The United Brands legal test was discussed in detail in the appeals following the CMA’s original Phenytoin decision. Much of the debate turned on the disjunctive “or” in the second United Brands limb: the CMA said it only needed to show the price was unfair “in itself”; and it did not need to examine evidence of comparator products put forward by the defendants.
The Court of Appeal, however, disagreed, finding the “in itself” and “competing products” tests to be loose terms and not “genuine economic alternatives”. Instead, the Court held that if the defendants put forward evidence of appropriate comparator products, the CMA needs to examine that evidence fairly. It cannot shut its eyes to that evidence. The Court concluded that by relying only on the price being unfair in itself and ignoring the comparator evidence, the CMA had violated its duty to fairly evaluate all evidence. By contrast, the Court held that the CMA was under no obligation to construct a hypothetical benchmark price against which to measure the actual price charged.
The Court of Appeal’s interpretation of United Brands therefore imposes an evidential burden on the defendant to bring forward meaningful evidence to dispute the agency’s case. The burden then shifts to the agency to examine that evidence fairly and show that despite the evidence the test is still satisfied.
In this way, the Court of Appeal’s test works similarly to the Court of Justice’s Intel judgement, where a defendant can put forward evidence that its conduct will not foreclose as-efficient competitors, and the agency must then fairly evaluate that evidence. Indeed, the Court in Phenytoin referred approvingly to the Intel judgement, noting that “it makes clear that if an undertaking adduces evidence of a type unlike that which the competition authority relies upon to establish an abuse then the authority is under a duty to consider that evidence”.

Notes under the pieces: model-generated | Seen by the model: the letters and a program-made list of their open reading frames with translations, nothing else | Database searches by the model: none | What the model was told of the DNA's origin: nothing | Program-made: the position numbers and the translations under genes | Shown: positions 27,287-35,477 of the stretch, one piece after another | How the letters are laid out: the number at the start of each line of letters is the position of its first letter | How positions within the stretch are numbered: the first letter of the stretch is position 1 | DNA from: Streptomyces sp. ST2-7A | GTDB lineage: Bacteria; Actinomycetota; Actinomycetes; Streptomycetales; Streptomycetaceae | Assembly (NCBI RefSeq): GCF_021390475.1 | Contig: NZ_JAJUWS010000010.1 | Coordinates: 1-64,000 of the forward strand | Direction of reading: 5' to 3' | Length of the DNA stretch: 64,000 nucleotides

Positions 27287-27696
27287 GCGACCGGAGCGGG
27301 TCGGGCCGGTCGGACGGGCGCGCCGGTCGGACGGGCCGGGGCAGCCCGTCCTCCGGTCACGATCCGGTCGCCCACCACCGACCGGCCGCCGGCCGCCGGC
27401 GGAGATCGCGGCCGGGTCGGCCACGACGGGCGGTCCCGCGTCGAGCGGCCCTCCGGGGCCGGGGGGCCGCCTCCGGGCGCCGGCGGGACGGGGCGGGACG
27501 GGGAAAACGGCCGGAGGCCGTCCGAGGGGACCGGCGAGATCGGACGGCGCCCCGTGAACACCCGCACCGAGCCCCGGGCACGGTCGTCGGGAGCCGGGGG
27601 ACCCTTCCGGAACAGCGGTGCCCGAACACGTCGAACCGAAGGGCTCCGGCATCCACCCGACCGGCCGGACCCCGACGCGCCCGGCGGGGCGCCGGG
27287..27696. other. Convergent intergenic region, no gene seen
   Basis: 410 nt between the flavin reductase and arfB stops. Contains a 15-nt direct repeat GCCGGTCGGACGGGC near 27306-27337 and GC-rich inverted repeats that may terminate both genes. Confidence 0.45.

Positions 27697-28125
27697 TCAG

Where does this leave us?
Last week’s decision confirms that the CMA will not give up on a case simply because it was found to have fallen below the evidential benchmark on a first try. If a case is remitted, the agency is willing to investigate further – with all the requests for information and procedural processes that this entails, even if this takes multiple years to get right.
Excessive and unfair pricing investigations have historically been rare both at UK and EU level. Agencies are reluctant to be seen as regulating prices, recognising the important role that pricing plays in clearing markets and stimulating entry and innovation. As Advocate General Wahl explained in Latvian Banks, such cases should be rare and exceptional, and agencies should be “extremely reluctant” to pursue them, especially in markets without legal barriers to entry.
More recently, however, there has been a trend for increased enforcement in this area. First, during the COVID-19 crisis, agencies sought to show they were acting to prevent consumer exploitation as a result of excessive prices (see our previous blogspot). Second, Phenytoin is the first of a string of excessive pricing investigations that the CMA has carried out in the past years: the Liothyronine and Hydrocortisone decisions both involved excessive pricing findings, leading to record-breaking fines of £100 million and £260 million respectively. Both cases are currently on appeal before the CAT and due to be heard later this year.
The high level of fines will no doubt serve as a serious warning to pharmaceutical companies. They underline the CMA’s concern of the sector overcharging the NHS. Various national competition authorities are also investigating other types of anticompetitive practices in the pharma lifecycle management. Exclusivity rebates offered to hospitals to prevent generic entry, predatory pricing practices, divisional patent filing and litigation strategies, and disparagement campaigns are all in the enforcement spotlight.
 The CMA has to date only published the press release.